Pierce Tower’s slated closure at the end of the year will also bring the closure of Pierce Dining Commons, one of only three dining halls available to students on campus. As a result of class size increases and a push to increase housing retention, campus dining halls can already be chaotic during mealtime rushes. Once Pierce is closed, the Office of Undergraduate Student Housing (OUSH) and UChicago Dining have announced plans to expand seating in both remaining dining halls—as well as relocate tables for houses in Pierce, Broadview, and Maclean—in order to meet demand. While its intentions are good, the current plan will exacerbate overcrowding in dining halls while unfairly undermining the house system’s ability to foster community for certain residents.
As The Daily Sophist reported last week, both dining halls will revamp their current service structures in order to increase efficiency in light of what will no doubt be a tight squeeze up until the day Campus North Dining Commons opens. These measures will include increasing hours, having more cashiers, expanding food stations, and adding express salad bars for the arugula-only crowd. It remains to be seen, of course, just how well implemented and effective these changes will be, but they seem to have been devised sensibly.
While all of this seems intuitively likely to help ease congestion, the basic problem of making room for all the additional diners is not so easy to solve. The plan to add seating to Bartlett by populating the third-floor track with more tables is a non-contentious idea, but the approach being taken in Cathey is fraught with problems. OUSH and UChicago Dining plan to expand the actual Cathey Dining Commons building to include the Cohler and Sinaiko Club Rooms, two large common areas in Burton-Judson Courts. The added space will accommodate house tables for the three Broadview houses, as well as the four Pierce houses that will reside in I-House and New Graduate Residence Hall starting next year. The space will still be available to B-J residents when the dining halls are closed. However, limiting access to and changing the function of these social spaces may still hinder the sense of community in the dorm. UChicago Dining could at least improve other aspects of the dining experience for B-J residents. For example, installing another cashier at a B-J entry point to allow residents to enter the dining hall through their building would be a welcome and long-awaited change.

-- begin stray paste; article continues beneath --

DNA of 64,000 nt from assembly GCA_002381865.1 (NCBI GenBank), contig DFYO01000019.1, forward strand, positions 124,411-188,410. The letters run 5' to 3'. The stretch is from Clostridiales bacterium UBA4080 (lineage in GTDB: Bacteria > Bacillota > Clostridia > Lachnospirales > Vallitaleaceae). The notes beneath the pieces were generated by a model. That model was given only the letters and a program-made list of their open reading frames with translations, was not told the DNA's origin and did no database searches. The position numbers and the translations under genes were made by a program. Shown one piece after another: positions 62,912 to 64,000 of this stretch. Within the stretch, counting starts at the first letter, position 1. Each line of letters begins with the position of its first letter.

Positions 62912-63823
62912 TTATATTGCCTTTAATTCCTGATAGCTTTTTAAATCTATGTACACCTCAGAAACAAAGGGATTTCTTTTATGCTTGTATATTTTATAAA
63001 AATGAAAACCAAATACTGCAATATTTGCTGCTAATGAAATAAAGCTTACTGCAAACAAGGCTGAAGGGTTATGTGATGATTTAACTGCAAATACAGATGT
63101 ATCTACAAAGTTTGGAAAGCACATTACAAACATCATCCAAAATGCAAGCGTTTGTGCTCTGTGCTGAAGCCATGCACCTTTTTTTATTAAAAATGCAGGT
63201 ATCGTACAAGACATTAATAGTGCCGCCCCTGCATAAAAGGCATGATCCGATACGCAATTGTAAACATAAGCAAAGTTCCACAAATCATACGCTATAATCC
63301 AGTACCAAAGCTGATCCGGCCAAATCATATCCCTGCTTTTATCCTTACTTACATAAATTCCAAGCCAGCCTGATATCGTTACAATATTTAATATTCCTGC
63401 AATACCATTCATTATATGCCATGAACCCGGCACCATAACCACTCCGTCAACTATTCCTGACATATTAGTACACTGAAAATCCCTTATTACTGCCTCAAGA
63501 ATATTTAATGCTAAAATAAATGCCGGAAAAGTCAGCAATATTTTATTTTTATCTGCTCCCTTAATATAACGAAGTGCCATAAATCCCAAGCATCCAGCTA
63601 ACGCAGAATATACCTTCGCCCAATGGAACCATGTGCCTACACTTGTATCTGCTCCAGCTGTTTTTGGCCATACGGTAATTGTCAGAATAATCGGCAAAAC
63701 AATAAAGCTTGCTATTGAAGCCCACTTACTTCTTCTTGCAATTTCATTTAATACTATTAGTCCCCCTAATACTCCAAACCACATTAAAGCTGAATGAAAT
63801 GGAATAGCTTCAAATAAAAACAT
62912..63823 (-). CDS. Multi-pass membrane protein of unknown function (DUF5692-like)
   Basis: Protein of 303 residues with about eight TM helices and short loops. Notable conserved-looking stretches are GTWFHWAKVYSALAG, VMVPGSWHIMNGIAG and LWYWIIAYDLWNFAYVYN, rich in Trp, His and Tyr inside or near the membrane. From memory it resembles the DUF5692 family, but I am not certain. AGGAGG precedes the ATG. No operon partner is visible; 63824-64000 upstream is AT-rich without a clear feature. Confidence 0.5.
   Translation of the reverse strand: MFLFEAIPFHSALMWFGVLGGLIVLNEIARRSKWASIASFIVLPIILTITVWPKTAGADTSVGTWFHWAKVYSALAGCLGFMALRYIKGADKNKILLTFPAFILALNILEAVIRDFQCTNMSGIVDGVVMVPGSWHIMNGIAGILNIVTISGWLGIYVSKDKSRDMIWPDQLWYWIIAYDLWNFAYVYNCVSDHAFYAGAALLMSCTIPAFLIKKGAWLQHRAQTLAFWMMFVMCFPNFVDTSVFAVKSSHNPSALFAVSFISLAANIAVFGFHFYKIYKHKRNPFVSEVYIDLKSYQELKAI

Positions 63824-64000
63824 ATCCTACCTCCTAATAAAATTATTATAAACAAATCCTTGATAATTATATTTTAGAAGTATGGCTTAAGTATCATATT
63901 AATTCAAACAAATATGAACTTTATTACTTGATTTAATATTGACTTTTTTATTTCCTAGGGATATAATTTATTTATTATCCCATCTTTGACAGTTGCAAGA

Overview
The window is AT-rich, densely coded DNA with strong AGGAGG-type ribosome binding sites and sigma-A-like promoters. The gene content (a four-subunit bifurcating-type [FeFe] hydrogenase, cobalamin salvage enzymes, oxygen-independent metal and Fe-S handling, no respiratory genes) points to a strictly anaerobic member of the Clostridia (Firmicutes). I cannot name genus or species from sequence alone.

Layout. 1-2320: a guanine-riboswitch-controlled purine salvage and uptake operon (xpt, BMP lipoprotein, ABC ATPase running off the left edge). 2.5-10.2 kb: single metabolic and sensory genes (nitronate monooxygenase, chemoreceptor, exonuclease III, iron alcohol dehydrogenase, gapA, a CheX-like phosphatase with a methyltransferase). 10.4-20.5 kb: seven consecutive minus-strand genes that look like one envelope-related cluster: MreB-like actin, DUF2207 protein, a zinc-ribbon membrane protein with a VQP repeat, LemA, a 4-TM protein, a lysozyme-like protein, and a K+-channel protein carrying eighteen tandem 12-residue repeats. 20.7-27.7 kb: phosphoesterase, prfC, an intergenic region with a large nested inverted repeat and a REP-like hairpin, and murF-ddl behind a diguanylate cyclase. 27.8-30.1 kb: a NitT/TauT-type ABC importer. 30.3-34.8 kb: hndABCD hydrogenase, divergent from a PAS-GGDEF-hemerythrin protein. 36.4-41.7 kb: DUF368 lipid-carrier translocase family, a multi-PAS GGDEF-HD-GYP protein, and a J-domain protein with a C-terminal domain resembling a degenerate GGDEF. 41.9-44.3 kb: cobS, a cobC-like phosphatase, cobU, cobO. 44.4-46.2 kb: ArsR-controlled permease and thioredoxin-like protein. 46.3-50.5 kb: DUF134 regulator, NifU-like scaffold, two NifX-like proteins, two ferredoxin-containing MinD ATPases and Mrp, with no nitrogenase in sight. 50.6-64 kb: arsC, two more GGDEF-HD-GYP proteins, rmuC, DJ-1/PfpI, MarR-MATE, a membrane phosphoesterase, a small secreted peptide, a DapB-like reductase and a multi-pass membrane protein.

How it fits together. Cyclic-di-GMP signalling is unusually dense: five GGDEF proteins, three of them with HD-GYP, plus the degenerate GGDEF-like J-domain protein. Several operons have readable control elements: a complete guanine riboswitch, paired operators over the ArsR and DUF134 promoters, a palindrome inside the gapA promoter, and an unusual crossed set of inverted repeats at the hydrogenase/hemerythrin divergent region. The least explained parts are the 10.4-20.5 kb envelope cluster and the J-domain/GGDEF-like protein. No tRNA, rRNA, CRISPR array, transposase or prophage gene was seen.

Of course, a more glaring problem related to this house table relocation concerns those who live in Broadview. Residents of the dorm, which is located on the 5500 block of South Hyde Park Boulevard, will now be one and a half miles from their new house tables in Cathey for at least the next three years. Given that this is not a reasonable walking distance, Broadview house tables will likely be emptier than usual—a reality that runs counter to everything the house system ostensibly seeks to accomplish with house tables as fortifiers of house community.
Moreover, there are a number of other practical concerns surrounding this move. For one, it seems obvious that Broadview residents who purchase the unlimited meal plan—as all first-years are forced to under the current system—will find that it leaves them unfairly short of on-campus dining options outside of the dining halls given their unique situation. Upperclass students, who have the option of purchasing the Phoenix plan at no extra cost, will likely find the alternative plan’s flexibility lacking if they live in Broadview. It still assumes roughly two dining hall meals per day, something that OUSH and UChicago Dining shouldn’t expect from Broadview residents starting next year, while offering just 15 meal exchanges and an extra $50 of flex per quarter. A new meal plan option with increased amounts of flex and meal exchanges should be devised as a practical concession—at least to residents of Broadview, if not all affected dorms. The planned expansion of on-campus meal exchange options next year will hopefully make this change in dining patterns feasible. Furthermore, incoming first-years placed in Broadview should be freed from their obligation to buy the unlimited plan.
In all, these planned changes to on-campus dining will not only negatively affect many segments of the campus community, but will also serve as a reminder of OUSH and UChicago Dining’s lack of foresight in regard to Pierce’s closure. However, creative and proactive planning, and a commitment to offering increased and more flexible services where possible, will ease the difficulty of this imminent transition.
The Editorial Board consists of the Editors-in-Chief and the Viewpoints Editors.